‘Significant gaps’ in regional waste infrastructure, study finds

There are significant capacity gaps in regional infrastructure, in England, to treat valuable materials which arise as wastes, a new report commissioned by waste management company Veolia Environnement has found.

The report is entitled ‘Waste Infrastructure Requirements for England’. Veolia commissioned researchers at Imperial College London (Centre for Environmental Policy) to produce the report. This new report challenges a similar study which was published by the Department for the Environment, Food & Rural Affairs (Defra) last year.

Defra’s report looked at whether there was enough waste recovery infrastructure for England’s municipal waste as a whole, and found that while the level of net capacity is what Defra describes as “uncertain”, the mean surplus of capacity in 2020 is estimated to be 2.4m tonnes.

However, in Veolia’s new report it questioned the “framing of the overall Defra approach”, particularly in regards to “the limitations in the forecast model used… and assumptions made”, which it argues could be “misleading, particularly when used for the types of decisions for which they provided support”.

As a result of this, Veolia commissioned its own report to “review the methodology used [by Defra] to estimate capacity needs across the UK”, as it argues that “the methodological approach is critical as the potential of the findings to support decision making will depend on the validity of the assumptions and the calculations used”.

Using a different methodology, the Waste Infrastructure Requirements for England report found that Defra’s findings were “rather misleading” and that on the basis that “future infrastructure requirements need to be technology specific, appropriate to different waste streams and… that waste cannot generally be transported from one end of the UK to the other without long-term consequences”, there exists “significant capacity gaps” at a regional level.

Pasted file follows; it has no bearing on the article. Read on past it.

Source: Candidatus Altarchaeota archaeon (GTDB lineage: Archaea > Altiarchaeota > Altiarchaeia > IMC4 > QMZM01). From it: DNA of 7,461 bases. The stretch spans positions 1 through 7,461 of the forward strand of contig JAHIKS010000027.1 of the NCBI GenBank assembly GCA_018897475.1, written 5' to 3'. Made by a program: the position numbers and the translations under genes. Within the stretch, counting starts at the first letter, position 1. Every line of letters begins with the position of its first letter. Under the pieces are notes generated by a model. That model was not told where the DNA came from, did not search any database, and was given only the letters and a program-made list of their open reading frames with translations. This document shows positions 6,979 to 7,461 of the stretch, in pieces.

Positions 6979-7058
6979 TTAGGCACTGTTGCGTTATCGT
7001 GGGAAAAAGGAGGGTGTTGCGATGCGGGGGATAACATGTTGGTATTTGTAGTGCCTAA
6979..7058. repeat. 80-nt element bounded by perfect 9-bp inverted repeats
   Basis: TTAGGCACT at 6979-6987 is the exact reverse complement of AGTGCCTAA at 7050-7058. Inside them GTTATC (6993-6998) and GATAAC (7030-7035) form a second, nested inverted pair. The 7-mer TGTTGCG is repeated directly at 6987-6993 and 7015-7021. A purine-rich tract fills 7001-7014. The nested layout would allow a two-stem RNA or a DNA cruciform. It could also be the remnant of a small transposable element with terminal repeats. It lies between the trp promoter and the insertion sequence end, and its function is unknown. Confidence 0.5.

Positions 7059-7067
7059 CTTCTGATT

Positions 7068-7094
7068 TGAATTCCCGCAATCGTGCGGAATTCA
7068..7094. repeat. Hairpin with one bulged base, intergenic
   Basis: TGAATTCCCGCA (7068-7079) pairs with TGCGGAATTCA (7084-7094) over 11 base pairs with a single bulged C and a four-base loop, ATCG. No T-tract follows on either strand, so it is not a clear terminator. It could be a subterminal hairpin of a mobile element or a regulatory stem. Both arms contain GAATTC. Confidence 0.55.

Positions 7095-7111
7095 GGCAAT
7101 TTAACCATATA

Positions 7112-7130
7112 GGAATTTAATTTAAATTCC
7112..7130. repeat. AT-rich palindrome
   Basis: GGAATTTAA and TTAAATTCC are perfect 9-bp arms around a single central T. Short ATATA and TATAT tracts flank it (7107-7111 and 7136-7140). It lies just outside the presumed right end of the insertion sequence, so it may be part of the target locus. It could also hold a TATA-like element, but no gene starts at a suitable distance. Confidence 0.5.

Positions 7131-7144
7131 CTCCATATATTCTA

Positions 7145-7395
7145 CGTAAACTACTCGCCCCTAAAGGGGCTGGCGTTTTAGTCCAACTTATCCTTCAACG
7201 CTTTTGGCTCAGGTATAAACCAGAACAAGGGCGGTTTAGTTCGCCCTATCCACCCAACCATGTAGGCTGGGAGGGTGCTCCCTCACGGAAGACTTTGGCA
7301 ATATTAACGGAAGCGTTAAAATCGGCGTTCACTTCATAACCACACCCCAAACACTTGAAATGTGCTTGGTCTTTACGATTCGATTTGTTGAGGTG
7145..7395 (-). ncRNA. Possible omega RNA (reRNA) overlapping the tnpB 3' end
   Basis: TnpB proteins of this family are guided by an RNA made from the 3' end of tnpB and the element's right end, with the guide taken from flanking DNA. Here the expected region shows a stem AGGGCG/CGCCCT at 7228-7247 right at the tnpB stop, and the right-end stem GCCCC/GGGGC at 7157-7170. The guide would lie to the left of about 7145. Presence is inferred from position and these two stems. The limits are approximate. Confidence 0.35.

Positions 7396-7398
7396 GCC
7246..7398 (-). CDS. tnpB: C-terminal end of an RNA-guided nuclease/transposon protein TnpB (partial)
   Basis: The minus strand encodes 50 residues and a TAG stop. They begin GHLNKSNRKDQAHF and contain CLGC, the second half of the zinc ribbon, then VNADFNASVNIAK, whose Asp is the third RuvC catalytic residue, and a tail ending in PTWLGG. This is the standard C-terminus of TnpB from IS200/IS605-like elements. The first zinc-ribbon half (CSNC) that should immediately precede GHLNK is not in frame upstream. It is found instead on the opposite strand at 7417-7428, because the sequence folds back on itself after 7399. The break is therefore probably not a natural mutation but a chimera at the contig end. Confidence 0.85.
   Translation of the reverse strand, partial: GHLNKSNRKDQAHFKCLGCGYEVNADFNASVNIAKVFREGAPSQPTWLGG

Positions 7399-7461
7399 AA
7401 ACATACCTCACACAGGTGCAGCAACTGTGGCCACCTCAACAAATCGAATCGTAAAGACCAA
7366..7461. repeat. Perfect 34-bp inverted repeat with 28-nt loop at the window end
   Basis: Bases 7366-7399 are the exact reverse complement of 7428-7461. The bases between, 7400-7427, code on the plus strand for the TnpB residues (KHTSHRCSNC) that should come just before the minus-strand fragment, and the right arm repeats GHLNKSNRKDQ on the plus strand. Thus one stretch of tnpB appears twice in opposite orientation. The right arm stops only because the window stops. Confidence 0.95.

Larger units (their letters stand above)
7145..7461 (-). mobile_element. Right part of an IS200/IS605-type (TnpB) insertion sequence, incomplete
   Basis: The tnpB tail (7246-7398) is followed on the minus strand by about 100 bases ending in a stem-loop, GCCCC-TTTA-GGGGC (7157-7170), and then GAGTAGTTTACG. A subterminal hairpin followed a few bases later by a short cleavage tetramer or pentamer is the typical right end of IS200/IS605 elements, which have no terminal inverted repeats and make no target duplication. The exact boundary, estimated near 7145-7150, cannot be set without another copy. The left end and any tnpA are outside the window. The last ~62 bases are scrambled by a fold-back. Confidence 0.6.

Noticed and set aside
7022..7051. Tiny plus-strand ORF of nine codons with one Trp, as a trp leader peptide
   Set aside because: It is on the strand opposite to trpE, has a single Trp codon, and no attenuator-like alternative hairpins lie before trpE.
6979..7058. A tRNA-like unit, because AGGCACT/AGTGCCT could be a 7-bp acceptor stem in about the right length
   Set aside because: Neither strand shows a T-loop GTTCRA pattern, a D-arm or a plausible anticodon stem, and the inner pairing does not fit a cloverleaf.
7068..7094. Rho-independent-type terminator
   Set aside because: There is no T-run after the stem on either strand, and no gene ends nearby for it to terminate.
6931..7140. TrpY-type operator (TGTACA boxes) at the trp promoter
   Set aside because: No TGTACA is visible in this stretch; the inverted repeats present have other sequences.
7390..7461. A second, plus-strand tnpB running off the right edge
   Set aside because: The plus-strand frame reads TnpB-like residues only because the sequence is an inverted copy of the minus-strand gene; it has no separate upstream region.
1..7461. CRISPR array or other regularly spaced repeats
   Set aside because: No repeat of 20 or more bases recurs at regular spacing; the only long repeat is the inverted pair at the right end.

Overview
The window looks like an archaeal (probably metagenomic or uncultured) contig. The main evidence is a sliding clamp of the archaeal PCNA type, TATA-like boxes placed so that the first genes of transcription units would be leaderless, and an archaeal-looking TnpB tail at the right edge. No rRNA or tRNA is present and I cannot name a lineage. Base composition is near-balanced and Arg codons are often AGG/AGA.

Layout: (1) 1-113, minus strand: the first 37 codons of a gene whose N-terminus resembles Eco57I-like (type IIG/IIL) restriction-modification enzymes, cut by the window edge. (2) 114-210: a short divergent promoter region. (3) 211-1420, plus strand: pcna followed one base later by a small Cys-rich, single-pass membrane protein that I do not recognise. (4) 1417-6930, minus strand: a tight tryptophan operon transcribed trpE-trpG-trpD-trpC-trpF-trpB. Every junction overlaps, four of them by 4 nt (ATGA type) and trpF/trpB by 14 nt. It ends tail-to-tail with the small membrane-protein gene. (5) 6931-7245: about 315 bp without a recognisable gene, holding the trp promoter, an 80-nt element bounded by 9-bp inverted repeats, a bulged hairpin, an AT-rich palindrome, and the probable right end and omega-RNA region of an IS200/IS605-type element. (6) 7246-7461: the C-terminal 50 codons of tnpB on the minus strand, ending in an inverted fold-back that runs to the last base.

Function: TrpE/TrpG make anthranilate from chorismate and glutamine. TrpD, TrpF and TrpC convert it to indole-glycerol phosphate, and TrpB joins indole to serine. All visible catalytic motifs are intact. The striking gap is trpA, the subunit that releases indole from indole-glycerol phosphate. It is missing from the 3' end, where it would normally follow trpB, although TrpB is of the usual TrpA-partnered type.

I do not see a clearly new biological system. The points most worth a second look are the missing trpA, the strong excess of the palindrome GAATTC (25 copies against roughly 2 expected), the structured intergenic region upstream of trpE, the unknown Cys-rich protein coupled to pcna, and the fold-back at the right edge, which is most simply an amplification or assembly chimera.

The report argued that Defra’s aggregation of waste composition and treatment capacity nationally, may “disguise regional variations and lead to the assumption that one region’s [capacity] surplus can meet another region’s deficit”. This, the report argues, may not be practical due to the cost and practicalities of transporting waste long-distances.

Commenting on the report, Veolia technical director Richard Kirkman said: “[This] report by researchers at Imperial College London and commissioned by Veolia, reveals significant capacity gaps in regional infrastructure to treat valuable materials which arise as wastes and could be reused to create new materials and energy.

“The report crystallises concerns that instead of being at the forefront of the circular economy, we will have insufficient resources recovery infrastructure in the future and hamper the growth of the green manufacturing sector – a twenty year mistake!

“By taking a regional approach focusing on individual waste streams not en masse, regional treatment facilities close to where they arise and the use of appropriate technologies, the flaws in a national aggregated methodology are revealed.”

Liz Gyekye

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